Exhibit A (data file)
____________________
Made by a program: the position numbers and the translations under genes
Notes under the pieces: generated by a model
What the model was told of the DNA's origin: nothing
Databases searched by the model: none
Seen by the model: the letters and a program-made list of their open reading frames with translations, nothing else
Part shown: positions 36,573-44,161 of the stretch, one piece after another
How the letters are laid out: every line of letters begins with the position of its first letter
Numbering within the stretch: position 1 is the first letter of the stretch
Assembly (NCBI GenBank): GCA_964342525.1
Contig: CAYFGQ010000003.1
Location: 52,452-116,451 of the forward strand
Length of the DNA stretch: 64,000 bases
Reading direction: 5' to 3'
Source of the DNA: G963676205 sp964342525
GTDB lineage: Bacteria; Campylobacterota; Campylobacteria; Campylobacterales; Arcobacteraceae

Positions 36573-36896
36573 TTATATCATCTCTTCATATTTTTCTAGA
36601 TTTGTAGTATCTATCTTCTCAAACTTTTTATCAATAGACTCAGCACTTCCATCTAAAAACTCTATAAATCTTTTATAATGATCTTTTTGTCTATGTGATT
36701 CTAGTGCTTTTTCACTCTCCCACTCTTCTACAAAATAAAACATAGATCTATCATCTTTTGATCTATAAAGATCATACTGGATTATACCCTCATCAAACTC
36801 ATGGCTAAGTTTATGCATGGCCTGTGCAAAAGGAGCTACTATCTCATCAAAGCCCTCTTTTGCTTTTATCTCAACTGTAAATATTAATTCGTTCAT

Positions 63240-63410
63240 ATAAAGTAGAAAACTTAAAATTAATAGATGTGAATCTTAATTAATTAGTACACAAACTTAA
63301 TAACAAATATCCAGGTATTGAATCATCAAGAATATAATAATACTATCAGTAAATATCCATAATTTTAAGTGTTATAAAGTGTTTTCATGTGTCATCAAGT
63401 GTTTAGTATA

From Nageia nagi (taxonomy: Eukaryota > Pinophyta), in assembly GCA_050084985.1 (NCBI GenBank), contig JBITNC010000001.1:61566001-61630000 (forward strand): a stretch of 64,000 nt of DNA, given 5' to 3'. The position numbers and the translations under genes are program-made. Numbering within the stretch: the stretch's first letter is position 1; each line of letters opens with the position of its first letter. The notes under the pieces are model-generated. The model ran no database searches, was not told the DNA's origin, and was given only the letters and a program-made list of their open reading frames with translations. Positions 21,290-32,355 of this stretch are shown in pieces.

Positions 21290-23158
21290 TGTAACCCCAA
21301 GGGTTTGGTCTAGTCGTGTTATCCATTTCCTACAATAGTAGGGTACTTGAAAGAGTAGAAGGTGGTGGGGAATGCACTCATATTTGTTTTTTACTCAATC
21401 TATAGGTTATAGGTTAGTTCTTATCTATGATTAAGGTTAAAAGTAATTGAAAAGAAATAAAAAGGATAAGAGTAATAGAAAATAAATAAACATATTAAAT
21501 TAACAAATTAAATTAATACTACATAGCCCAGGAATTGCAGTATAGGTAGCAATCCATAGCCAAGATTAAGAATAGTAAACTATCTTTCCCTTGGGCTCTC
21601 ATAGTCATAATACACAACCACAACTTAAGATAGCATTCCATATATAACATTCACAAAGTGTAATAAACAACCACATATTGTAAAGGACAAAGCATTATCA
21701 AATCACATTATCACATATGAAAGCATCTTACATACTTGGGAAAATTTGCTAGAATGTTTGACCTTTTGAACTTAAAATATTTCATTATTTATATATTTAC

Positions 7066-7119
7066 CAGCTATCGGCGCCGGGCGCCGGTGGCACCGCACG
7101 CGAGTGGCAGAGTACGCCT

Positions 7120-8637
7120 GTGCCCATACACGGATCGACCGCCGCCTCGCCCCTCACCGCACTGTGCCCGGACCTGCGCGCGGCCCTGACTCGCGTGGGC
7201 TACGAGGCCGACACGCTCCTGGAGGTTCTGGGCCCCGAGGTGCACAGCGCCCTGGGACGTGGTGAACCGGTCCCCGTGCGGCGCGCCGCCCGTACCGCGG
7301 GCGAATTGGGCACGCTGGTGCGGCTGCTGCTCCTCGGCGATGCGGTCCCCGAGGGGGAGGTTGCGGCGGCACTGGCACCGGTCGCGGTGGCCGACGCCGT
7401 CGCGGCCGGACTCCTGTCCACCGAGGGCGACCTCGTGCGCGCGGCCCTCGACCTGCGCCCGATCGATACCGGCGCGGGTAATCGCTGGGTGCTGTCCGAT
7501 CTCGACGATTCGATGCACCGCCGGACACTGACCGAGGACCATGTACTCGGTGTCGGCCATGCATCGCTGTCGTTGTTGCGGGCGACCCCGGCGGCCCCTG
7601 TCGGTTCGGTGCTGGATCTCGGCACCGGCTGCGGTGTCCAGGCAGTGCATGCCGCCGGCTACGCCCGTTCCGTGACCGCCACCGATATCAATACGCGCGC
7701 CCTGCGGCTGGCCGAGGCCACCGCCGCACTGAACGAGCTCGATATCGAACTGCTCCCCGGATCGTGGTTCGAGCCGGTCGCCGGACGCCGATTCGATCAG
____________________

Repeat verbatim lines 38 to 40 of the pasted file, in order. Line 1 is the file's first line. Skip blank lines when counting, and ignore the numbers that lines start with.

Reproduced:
7201 TACGAGGCCGACACGCTCCTGGAGGTTCTGGGCCCCGAGGTGCACAGCGCCCTGGGACGTGGTGAACCGGTCCCCGTGCGGCGCGCCGCCCGTACCGCGG
7301 GCGAATTGGGCACGCTGGTGCGGCTGCTGCTCCTCGGCGATGCGGTCCCCGAGGGGGAGGTTGCGGCGGCACTGGCACCGGTCGCGGTGGCCGACGCCGT
7401 CGCGGCCGGACTCCTGTCCACCGAGGGCGACCTCGTGCGCGCGGCCCTCGACCTGCGCCCGATCGATACCGGCGCGGGTAATCGCTGGGTGCTGTCCGAT